List of troglobites
|This article needs additional citations for verification. (December 2011)|
A troglobite is an animal that lives entirely in the dark parts of caves. (Not to be confused with troglodyte.) Roughly speaking, troglobites may be classed as troglofauna (the land-dwelling species) and stygofauna the (aquatic species).
Troglobites typically have evolutionary adaptations to cave life. Examples of such adaptations include slow metabolism, loss of sight, and loss of skin pigment. Conversely, as opposed to lost or reduced functions, many species have extreme sensory adaptations for sense of touch or other stimuli that do not depend on light. Such adaptations may take the form of long antennae or sensory hairs, and other types of sensors, particularly chemosensory and auditory organs. Troglobites commonly do not survive well outside caves and therefore cannot travel between separate cave systems. As a result many species are endemic to a single cave or system of caves.
Strictly speaking, in contrast to troglobites, creatures that shelter in caves but go out to feed, are trogloxenes. Examples of trogloxenes include both nocturnal species such as cave-dwelling bats, and diurnal animals such as cave swallows.
- Tumbling Creek cavesnail (Antrobia culveri)
- Cave physa (Physella spelunca)
- Phantom cave snail (Cochliopa texana)
- Mimic cavesnail (Phreatodrobia imitata)
- White cave velvet worm (Peripatopsis alba)
- Kauaʻi cave wolf spider (Adelocosa anops) 
- Nelson cave spider (Spelungula cavernicola)
- Calicina cloughensis
- Texella reddelli
- Trogloraptor marchingtoni
- Apochthonius mysterius – Mystery Cave pseudoscorpion
- Apochthonius typhlus – Stone County cave pseudoscorpion
- Hesperochernes occidentalis – guano pseudoscorpion
- Mundochthonius cavernicolus – cavernicolous pseudoscorpion
- Phanetta subterranea – subterranean cave spider
- Porrhomma cavernicola – cavernicolous Porrhomma spider
- Sinopoda scurion – eyeless huntsman spider
- Troglokhammouanus steineri – Xe Bang Fai cave scorpion
- Vietbocap lao – Nam Lot cave scorpion
- Parobisium yosemite – Yosemite cave pseudoscorpion
- Titanobochia magna – cave pseudoscorpion
- Cicurina venii – Braken Bat Cave meshweaver spider
- Chinquipellobunus madlae – cave harvestman
- Causeyella species
- Chaetaspis aleyorum – Aleys' cave millipede
- Mammamia profuga
- Titanophyllum spiliarum
- Trichopetalum whitei
- Tingupa pallida
- Zosteractis interminata
- Alabama cave shrimp (Palaemonias alabamae) 
- Procambarus delicatus 
- Spelaeorchestia koloana 
- Procambarus pecki 
- Typhlocaris 
- Macromaxillocaris 
- Samarplax principe
- Cyclops vernalis
- Holoped amazonicum
- Barburia yanezi
- Gammarus acherondytes – Illinois cave amphipod
- Cambarus aculabrum – Benton County cave crayfish
- Cambarus hubrichti – Salem cave crayfish
- Cambarus setosus – bristly cave crayfish
- Cambarus zophonastes – Hell Creek cave crayfish
- Allocrangonyx hubrichti – Hubricht's long-tailed amphipod
- Bactrurus brachycaudus – short-tailed groundwater amphipod
- Bactrurus hubrichti – sword-tail cave amphipod
- Bactrurus pseudomucronatus – false sword-tailed cave amphipod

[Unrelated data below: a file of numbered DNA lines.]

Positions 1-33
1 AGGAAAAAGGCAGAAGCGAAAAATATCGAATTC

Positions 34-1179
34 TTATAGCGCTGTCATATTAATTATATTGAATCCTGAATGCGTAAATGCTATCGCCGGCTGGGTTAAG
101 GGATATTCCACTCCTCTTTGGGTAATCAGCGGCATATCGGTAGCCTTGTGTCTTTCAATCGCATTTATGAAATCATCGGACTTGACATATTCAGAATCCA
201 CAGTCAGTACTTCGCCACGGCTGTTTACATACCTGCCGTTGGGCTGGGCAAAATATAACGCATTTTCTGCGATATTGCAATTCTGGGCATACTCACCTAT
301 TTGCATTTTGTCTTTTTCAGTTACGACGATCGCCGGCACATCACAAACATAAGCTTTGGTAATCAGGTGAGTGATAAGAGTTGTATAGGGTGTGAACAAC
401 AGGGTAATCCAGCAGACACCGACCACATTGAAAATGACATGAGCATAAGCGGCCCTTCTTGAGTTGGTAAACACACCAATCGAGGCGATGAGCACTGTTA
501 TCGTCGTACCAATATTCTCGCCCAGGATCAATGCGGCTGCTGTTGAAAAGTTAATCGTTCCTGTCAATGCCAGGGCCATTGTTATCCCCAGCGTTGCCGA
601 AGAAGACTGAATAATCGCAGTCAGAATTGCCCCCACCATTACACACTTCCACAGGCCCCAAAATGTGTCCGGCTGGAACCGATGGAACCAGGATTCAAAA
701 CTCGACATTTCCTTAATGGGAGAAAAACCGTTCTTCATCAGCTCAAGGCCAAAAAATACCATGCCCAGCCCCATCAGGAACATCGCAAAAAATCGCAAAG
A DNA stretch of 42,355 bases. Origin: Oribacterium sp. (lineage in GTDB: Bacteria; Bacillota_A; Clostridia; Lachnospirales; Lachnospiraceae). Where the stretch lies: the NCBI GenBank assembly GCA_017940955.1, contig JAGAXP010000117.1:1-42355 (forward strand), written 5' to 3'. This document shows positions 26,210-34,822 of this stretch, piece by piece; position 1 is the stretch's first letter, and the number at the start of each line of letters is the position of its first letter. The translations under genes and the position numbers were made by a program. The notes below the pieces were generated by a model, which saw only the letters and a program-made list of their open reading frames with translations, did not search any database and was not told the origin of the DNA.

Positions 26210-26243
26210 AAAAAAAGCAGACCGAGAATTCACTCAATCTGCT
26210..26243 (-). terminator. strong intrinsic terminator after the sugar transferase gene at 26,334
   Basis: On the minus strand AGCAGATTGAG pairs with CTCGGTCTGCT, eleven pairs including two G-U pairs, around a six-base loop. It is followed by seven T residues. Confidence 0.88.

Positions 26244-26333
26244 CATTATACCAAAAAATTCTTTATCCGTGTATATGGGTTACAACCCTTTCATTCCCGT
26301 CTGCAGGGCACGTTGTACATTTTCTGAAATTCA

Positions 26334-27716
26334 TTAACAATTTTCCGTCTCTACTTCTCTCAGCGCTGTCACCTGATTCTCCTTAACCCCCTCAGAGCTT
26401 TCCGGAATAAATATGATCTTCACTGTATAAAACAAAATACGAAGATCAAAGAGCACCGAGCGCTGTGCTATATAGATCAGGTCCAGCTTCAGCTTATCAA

- Caecidotea antricola – cave isopod
- Caecidotea dimorpha – Missouri cave isopod
- Caecidotea fustis – Fustis cave isopod
- Caecidotea salemensis – Salem cave isopod
- Caecidotea serrata – serrated cave isopod
- Caecidotea stiladactyla – slender-fingered cave isopod
- Caecidotea stygia – stygian cave isopod
- Diacyclops yeatmani – Yeatman's groundwater copepod
- Orconectes stygocaneyi – Caney Mountain cave crayfish
- Stygobromus barri – Barr's groundwater amphipod
- Stygobromus clantoni – Clanton's groundwater amphipod
- Stygobromus heteropodus – Pickle Springs amphipod
- Stygobromus onondagaensis – Onondaga cave amphipod
- Stygobromus ozarkensis – Ozark cave amphipod
- Stygobromus subtilis – subtle groundwater amphipod
- Orcovita hickski
- Orcovita orchardorum
See Cave insects
There are no known mammals that live exclusively in caves. Most bats sleep in caves during the day and hunt at night, but they are considered troglophiles or trogloxenes. However some fossorials which spend their whole lives underground might be considered subterranean fauna, although they are not true troglofauna as they do not live in caves.
- Beauty rat snake (Elaphe taeniura)
There are no known birds that live exclusively in caves.
- United States Fish and Wildlife Service (April 9, 2003). "50 CFR Part 17. RIN 1018–AH01. Endangered and Threatened Wildlife and Plants; Designation of Critical Habitat for the Kauai Cave Wolf Spider and Kauai Cave Amphipod" (PDF). Federal Register 68 (68): 17430–17470.
- Jeff Powell (August 29, 2006). "Alabama Cave Shrimp (Palaemonias alabamae). 5-Year Review: Summary and Evaluation" (PDF). United States Fish and Wildlife Service. Retrieved October 10, 2010.
- K. A. Crandall & J. Cordeiro (2010). "Procambarus delicatus". IUCN Red List of Threatened Species. Version 3.1. International Union for Conservation of Nature. Retrieved October 5, 2010.
- K. A. Crandall (2010). "Cambarus pecki". IUCN Red List of Threatened Species. Version 2009.2. International Union for Conservation of Nature. Retrieved October 4, 2010.
- M. Tsurnamal (2008). "A new species of the stygobiotic blind prawn Typhlocaris Calman, 1909 (Decapoda, Palaemonidae, Typhlocaridinae) from Israel". Crustaceana 81 (4): 487–501. doi:10.1163/156854008783797534.
- Fernando Alvarez, Thomas M. Iliffe & José Luis Villalobos (2006). "Macromaxillocarididae, a new family of stenopodidean shrimp from an anchialine cave in the Bahamas, with the description of Macromaxillocaris bahamaensis, n. gen., n. sp." (PDF). Journal of Crustacean Biology 26 (3): 366–378. doi:10.1651/C-2658.1.